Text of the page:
What to Do if Your Business Taxes Are Incorrect
Here are several steps small business owners can take to deal with incorrect business taxes, according to our Your Part Time Accountant experts.
The complexity of preparing an income tax return for small-business owners might raise the likelihood of an error. Here are six steps we would recommend you take to deal with the nerve-wracking experience of finding a mistake after filing. As well as how to get things repaired promptly so you can go back to running your business.
1. Verify Your Work Twice
Make sure there is a mistake before taking any further action. Especially if you suddenly believe the business taxes you already filed contains an error. Our expert advises that you should also make sure you provided the preparer with proper information.
2. Remain Composed
The IRS’s automatic algorithms may identify a small math error you made, correct it, and send you a letter letting you know. The IRS will also inform you if the math error resulted in an underpayment or overpayment. Because the IRS offers payment plans that allow for installment payments, if you now aren’t able to pay an additional tax debt, you still may have time.
3. Determine Who Will Correct the Error
Determine who will make the corrections if your tax return does contain an error, and it’s not just that you forgot to carry the one. Your contract with your tax preparer may specify who is responsible for handling the assignment.
If someone else has prepared your tax return for you, you really shouldn’t incur a cost.
4. Modify Your Tax Return
Depending on your business structure, amending your tax return necessitates completing either an IRS Form 1040-X or a 1120-X. Don’t attempt to DIY it!
The process of creating a legitimate amended return necessitates numerous illogical procedures. Showing where and how your tax return changed, supplying proof of your justification for the amendment, and remembering to actually modify your state tax return by completing the new separate paperwork, if applicable, are some of those stages.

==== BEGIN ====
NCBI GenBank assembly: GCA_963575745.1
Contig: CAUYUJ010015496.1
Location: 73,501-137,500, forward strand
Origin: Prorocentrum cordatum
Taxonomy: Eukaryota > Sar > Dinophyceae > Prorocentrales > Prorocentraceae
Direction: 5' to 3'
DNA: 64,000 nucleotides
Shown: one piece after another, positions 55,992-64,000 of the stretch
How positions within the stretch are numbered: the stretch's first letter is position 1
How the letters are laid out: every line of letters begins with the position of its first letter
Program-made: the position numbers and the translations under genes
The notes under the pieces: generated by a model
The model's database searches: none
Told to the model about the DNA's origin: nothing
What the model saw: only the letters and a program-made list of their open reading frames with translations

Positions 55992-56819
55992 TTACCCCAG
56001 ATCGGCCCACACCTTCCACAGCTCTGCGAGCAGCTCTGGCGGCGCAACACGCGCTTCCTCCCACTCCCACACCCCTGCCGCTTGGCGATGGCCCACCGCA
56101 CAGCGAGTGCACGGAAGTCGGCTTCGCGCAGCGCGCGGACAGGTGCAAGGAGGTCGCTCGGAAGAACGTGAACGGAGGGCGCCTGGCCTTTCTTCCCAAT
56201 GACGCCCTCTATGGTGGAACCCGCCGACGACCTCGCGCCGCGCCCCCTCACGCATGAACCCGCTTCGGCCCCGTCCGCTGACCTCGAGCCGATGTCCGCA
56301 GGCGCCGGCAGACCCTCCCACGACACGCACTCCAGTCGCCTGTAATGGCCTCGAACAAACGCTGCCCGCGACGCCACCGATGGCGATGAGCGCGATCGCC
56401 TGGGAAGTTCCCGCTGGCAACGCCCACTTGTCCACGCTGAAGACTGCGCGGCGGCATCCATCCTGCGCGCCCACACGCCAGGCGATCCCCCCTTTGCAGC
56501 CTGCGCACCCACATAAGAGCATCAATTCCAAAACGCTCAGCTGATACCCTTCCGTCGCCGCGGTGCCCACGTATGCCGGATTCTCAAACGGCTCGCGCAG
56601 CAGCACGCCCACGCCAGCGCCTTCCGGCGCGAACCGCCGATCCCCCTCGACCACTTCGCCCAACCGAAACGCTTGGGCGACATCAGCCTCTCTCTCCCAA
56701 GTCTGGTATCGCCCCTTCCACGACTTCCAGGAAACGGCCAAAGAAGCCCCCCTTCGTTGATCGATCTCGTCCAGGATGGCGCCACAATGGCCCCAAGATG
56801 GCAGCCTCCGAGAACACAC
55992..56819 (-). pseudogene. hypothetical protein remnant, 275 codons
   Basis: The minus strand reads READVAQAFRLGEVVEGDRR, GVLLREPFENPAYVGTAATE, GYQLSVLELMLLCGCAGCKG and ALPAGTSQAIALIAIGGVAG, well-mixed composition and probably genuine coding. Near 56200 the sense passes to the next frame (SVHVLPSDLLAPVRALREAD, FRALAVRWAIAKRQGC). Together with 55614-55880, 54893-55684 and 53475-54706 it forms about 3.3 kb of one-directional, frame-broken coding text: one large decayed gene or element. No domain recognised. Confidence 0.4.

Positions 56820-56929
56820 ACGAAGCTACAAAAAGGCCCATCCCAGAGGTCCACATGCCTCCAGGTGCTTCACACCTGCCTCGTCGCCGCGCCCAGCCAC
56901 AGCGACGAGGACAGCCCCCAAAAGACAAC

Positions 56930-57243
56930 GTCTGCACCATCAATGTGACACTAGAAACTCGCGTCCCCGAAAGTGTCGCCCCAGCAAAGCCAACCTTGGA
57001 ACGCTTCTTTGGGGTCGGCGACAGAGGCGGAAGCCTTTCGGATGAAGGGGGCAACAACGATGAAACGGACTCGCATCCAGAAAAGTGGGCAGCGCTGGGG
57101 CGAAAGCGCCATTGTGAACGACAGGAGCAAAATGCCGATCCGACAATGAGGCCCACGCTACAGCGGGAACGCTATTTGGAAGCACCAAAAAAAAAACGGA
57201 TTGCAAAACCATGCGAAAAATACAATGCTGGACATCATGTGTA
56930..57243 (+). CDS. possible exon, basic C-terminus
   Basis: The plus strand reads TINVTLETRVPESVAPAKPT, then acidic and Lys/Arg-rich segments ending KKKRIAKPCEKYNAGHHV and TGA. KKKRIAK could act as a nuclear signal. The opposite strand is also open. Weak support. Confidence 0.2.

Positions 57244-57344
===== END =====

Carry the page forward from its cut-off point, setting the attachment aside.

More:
5. Prepare to Pay
The IRS may impose interest and penalties in addition to the taxes you unintentionally underpaid if the error led to your underpayment of taxes. The IRS may, however, waive some of the fines.
If you can persuade the preparer to accuse himself and declare, “You know what? If you say, “This is my mistake, not the client’s mistake,” you have two things: First, you have reasons for a penalty reduction; second, you have grounds for a malpractice claim. Because of this they don’t do it very often.
6. Adjust Your Filing Procedures
Work to prevent a repeat for the upcoming year once you’ve addressed the problem on your tax return. Prior to file your return, first think about allotting more time to review it. Even if someone else prepared your tax return, you are still individually liable for everything on it in the eyes of the IRS.
It’s common for preparers to make mistakes, but you had a responsibility to catch them before filing.
Second, you might want to evaluate how you and your tax preparer are related. Some tax preparers may use tax advantages or deductions that you might deem questionable.